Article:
Title of latest album: Songs from Hawai‘i Island
Honey-Boy: The Mountain Apple; ; 2002
List price: $12.98; iTunes: $9.99
Songs from Hawai‘i Island: Daniel Ho Creations; [broken link on website]; 2007
List price: $14.99; iTunes: $9.99
Honey-Boy: Mother – daughter – wife – educator – scholar – dancer – musician – vocalist – composer – cultural leader – powerful role model – tita!
Another spectacular release from the multi-faceted Na Hoku Hanohano Award winner, Kekuhi Kanahele-Frias. Mostly Hawaiian, but the tune “Honey-Boy” reveals the lusty, jazzy side of Kekuhi lettin’ it rip! Liner notes include Hawaiian lyrics (no translations).
Songs from Hawai‘i Island: A collection of mele from some of Hawai‘i island’s talented musicians.
There are countless songs honoring all that is Hawai‘i nei, but there is unique delight when the music celebrates stories of one’s homeland.
Kekuhi’s music, in fact Kekuhi, is a product of her culture and an amazing family tree linked to the history of these islands. Everything that will perpetuate the Hawaiian culture has been laid before Kekuhi. She has drunk deeply from that body of knowledge and now begins to shape and develop a new energy of Hawaiian music… music that extracts from the origins of these islands and clearly demonstrates what it means to be Hawaiian in the late 20th century.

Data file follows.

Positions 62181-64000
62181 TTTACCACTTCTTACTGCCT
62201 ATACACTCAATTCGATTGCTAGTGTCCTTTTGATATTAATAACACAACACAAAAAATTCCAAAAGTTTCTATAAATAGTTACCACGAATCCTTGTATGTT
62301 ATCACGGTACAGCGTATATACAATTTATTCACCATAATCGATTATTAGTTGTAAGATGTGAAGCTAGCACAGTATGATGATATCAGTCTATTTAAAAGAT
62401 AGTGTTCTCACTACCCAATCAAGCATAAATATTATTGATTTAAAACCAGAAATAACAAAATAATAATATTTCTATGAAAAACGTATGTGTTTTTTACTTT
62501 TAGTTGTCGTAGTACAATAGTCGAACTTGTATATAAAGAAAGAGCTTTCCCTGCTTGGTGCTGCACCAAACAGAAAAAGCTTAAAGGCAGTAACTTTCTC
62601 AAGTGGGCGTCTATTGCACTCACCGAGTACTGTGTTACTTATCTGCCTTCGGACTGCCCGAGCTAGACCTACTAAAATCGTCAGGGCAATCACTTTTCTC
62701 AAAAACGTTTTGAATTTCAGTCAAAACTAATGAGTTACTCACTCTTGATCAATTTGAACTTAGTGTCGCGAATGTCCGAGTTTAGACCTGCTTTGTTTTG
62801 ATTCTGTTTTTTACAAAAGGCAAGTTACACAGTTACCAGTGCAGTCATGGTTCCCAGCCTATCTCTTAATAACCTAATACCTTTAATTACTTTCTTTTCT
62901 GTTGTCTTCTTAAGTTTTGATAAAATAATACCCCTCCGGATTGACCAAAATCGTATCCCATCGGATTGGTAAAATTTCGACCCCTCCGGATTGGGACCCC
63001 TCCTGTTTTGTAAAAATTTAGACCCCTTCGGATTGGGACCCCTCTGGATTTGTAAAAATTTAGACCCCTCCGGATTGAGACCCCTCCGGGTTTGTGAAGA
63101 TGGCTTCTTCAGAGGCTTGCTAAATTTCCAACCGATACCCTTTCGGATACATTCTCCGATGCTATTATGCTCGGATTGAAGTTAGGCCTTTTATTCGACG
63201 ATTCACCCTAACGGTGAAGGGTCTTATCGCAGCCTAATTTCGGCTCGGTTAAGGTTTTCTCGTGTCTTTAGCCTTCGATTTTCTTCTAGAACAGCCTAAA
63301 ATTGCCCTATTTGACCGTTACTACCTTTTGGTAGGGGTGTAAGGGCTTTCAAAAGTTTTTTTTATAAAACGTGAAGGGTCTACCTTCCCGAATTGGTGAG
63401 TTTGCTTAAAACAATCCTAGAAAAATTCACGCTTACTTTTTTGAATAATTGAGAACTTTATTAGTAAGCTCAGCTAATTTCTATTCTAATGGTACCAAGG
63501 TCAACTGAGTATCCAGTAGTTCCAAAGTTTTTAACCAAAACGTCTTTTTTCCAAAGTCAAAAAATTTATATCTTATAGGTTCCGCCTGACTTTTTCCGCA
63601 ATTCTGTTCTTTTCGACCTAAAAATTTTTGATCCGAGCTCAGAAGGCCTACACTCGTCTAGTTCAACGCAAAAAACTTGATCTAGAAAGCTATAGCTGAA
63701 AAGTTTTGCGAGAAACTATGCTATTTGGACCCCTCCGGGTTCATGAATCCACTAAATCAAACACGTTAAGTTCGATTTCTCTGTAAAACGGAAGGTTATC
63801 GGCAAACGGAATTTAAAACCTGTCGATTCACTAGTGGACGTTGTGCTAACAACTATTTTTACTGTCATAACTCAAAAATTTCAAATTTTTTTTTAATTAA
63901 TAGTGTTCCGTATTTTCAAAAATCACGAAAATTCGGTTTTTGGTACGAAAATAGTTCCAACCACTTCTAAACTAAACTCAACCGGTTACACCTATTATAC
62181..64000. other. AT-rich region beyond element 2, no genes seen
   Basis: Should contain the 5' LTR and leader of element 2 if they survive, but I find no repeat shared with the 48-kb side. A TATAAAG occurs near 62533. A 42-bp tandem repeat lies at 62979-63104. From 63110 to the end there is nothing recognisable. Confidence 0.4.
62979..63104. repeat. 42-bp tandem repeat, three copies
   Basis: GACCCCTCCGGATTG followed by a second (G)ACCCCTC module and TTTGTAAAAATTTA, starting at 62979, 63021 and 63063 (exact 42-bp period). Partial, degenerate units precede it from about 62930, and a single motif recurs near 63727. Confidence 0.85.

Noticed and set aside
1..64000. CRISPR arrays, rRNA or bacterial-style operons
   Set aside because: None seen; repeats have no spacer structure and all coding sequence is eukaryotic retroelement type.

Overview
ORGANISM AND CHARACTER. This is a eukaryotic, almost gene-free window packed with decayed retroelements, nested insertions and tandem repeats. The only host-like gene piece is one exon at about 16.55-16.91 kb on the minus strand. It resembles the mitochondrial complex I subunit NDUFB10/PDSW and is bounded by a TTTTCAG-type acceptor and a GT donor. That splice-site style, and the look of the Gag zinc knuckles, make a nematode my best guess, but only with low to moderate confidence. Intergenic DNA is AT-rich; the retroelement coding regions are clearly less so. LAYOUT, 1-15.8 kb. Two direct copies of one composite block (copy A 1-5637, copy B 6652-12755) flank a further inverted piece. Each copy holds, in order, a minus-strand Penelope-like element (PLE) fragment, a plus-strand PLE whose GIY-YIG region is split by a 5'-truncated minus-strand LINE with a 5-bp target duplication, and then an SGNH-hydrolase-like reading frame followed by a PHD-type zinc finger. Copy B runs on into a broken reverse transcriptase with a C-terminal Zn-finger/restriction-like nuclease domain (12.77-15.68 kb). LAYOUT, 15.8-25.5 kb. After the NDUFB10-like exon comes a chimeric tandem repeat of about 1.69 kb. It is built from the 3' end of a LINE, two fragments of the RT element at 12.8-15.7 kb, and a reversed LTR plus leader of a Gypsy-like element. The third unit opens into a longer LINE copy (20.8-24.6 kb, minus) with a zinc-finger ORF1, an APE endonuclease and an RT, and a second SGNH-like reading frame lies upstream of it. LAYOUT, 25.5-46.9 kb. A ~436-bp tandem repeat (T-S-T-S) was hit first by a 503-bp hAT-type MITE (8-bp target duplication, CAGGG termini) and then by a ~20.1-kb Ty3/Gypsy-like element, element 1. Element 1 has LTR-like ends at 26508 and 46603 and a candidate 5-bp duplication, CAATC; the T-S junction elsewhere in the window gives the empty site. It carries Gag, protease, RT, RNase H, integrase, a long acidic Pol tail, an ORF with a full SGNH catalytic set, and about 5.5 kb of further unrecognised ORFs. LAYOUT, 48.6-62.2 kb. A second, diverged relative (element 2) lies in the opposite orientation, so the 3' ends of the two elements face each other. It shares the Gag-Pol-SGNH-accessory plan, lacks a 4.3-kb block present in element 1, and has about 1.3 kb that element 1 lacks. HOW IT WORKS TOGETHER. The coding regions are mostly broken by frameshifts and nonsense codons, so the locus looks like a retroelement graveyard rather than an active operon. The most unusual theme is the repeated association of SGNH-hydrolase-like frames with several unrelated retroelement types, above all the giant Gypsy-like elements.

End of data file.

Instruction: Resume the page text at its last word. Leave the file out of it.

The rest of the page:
This CD brought tears to my eyes. Kekuhi’s powerful and primal voice resonates with the essential magic of Hawaii. Of Hawaiian descent, I felt transported to the home of my people.
Kekuhi Kanahele’s first album, “Kekuhi,” is Hawaiian music at its very best. If you ever get a chance to see this woman, and her husband/co-songwriter Kaipo Frias, perform, by all means do so. She is da’ real kine! This album has incredible range of traditional songs, chants and more contemporary songs.
Kekuhi Kanahele-Frias is director of the Hawaiian Lifestyles Program at Hilo Community College and a Na Hoku Hanohano Award-winning recording artist and educator. Kanahele took top honors in the Female Vocalist category that year with her second album, “Kekuhi Kanahele.” She has concentrated since then on her academic career, the halau and her family.
Kanahele sings and chants in a style often described in terms such as “primeval,” suggesting a life spent isolated in some remote and unspoiled jungle valley. Nonetheless, she is as comfortable negotiating the arcane procedures involved in applying for academic research grants as she is performing with the family halau. Halau O Kekuhi has moved forward on both traditional and contemporary/experimental fronts.
Kanahele-Frias says the family considers innovation and evolution to be important in keeping traditional practices alive.
She believes Kanaka‘ole to be among the first to venture from a traditional chant and hula into other forms of performing arts.
Hahani Mai; 1996
Pride of Punahele – Various Artists; 1998
Hawaiian Slack Key Guitar Masters Collection – Vol 2; 1999